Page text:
(The Center Square) – The Democratic Party has the majority by one seat in the Pennsylvania House of Representatives next session, its first time prevailing in a dozen years.
The race in the 151st House District in Montgomery County pitted incumbent Republican Todd Stephens against Democrat Melissa Cerrato in an extremely close race; Stephens conceded defeat Thursday evening.
Democrats also claimed a win by gubernatorial candidate Josh Shapiro. The Senate remains majority Republican.
Stephens chalked up his loss to changing electoral districts.
“While in years past I have been able to defy the odds despite tremendously unpopular Republicans at the top of the ticket, the new 36 percent Republican district into which I was drawn, and a gubernatorial candidate who received just 29 percent of the vote, proved to be too much to overcome this year,” Stephens wrote in a Facebook post. “After all the votes have been counted, it appears as though I will come up 57 votes short out of over 33,500 votes cast. I want to offer my sincere congratulations to Melissa Cerrato on being elected State Representative for 151st District. I look forward to working with her in the coming weeks to ensure a smooth transition.”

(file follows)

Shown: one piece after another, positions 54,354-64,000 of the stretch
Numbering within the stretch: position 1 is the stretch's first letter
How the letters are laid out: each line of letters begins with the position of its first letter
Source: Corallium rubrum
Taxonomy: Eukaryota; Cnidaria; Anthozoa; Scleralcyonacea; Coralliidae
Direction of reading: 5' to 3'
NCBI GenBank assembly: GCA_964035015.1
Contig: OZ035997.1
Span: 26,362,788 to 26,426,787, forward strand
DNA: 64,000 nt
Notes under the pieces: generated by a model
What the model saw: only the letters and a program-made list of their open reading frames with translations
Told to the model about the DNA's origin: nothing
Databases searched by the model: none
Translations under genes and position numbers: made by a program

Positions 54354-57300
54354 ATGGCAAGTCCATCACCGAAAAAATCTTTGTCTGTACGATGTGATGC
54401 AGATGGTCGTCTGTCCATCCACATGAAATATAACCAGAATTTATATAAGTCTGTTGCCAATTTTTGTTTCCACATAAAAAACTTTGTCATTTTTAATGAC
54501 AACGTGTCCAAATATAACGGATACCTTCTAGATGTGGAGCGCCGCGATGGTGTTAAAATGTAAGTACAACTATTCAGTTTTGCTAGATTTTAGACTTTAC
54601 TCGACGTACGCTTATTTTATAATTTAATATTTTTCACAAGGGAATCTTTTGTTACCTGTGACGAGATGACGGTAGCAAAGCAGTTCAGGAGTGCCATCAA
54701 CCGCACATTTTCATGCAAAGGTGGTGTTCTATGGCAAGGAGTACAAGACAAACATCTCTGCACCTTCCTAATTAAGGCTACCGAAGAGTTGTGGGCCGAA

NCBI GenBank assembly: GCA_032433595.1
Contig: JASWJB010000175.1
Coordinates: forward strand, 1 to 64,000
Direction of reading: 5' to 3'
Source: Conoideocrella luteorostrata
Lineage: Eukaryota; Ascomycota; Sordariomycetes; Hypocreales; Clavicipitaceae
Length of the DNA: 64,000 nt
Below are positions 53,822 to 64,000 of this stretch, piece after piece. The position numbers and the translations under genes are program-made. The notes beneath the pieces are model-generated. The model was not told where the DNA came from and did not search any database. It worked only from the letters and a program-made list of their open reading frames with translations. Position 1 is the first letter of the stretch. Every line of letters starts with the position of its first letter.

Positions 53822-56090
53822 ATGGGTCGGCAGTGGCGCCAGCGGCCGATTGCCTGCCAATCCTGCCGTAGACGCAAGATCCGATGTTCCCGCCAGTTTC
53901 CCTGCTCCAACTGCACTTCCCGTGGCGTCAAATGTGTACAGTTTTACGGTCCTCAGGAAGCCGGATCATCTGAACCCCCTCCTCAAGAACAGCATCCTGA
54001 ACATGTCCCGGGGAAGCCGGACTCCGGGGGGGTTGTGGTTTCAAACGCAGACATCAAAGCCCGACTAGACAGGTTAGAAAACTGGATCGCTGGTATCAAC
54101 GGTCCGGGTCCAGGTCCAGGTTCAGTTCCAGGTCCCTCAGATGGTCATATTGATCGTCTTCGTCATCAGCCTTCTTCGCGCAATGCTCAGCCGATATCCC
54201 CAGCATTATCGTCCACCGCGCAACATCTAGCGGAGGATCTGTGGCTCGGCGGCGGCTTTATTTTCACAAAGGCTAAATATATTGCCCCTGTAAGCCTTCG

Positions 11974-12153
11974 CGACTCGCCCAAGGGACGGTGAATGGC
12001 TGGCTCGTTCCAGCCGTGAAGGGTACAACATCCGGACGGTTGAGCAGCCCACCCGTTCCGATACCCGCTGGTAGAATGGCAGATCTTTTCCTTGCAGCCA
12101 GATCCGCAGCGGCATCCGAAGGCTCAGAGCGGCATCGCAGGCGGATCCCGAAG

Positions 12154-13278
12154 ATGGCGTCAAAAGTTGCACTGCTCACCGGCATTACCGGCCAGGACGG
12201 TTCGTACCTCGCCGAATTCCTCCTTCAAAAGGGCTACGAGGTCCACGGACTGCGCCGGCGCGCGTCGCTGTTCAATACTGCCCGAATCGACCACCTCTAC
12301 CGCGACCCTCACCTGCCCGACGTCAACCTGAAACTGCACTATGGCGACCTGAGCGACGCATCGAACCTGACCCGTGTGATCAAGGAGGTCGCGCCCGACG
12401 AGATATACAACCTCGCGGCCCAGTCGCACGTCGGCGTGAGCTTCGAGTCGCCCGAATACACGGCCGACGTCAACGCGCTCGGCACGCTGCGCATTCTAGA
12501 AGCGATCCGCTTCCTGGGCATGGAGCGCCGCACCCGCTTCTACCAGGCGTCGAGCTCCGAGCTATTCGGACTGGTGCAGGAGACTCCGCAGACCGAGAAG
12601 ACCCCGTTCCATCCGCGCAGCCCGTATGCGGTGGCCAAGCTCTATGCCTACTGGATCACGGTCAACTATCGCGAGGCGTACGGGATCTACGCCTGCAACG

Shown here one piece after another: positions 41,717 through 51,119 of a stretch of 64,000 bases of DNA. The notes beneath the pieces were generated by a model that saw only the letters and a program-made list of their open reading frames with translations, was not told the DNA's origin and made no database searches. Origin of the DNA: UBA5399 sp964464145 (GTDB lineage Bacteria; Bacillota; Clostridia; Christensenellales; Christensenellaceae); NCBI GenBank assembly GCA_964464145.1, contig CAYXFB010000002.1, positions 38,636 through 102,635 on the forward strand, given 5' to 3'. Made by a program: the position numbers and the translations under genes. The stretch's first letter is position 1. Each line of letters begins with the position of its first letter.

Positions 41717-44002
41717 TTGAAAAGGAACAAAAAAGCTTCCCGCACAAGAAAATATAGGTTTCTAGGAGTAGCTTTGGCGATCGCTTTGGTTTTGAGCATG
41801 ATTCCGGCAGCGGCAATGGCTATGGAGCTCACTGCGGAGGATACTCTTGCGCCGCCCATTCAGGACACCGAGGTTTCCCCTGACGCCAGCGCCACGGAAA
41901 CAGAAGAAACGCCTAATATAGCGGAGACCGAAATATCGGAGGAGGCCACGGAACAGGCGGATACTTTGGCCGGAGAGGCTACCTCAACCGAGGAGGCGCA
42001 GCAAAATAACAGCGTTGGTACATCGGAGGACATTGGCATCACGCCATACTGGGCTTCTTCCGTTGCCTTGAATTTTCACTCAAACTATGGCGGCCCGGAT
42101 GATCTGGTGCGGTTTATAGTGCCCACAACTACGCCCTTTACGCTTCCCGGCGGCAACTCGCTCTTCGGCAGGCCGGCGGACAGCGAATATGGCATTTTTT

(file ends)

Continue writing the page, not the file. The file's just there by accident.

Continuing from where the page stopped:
Cerrato’s win gave Democrats 102 seats in the 203-member House. The other yet-to-be-called race, the 142nd District in Bucks County, was called for Republican Joe Hogan on Thursday night.
In conceding the race, Democrat Mark Moffa criticized the county’s decision not to include provisional ballots or ballots that lacked a proper security envelope or incorrect dates.
“We are disenfranchising voters with these irrelevant rules and this needs to change,” Moffa told the Bucks County Courier Times.
The new speaker of the House is expected to be Joanna McClinton, D-Philadelphia, who’s served in the House since 2015. The last Democratic House Speaker was Rep. Keith McCall of Carbon County in 2009-2010.
McClinton’s rise is also a reflection of population and economic shifts that give the Philadelphia area more power and influence. The area has grown more relative to the rest of the commonwealth, as The Center Square previously reported.
Republicans in the Senate, meanwhile, chose Sen. Kim Ward, R-Greensburg, to serve as interim Senate President Pro Tempore. Sen. Joe Pittman, R-Indiana, will be Senate Majority Leader.
Anthony Hennen is a reporter for The Center Square. Previously, he worked for Philadelphia Weekly and the James G. Martin Center for Academic Renewal. He is managing editor of Expatalachians, a journalism project focused on the Appalachian region.
This article was republished with permission from The Center Square.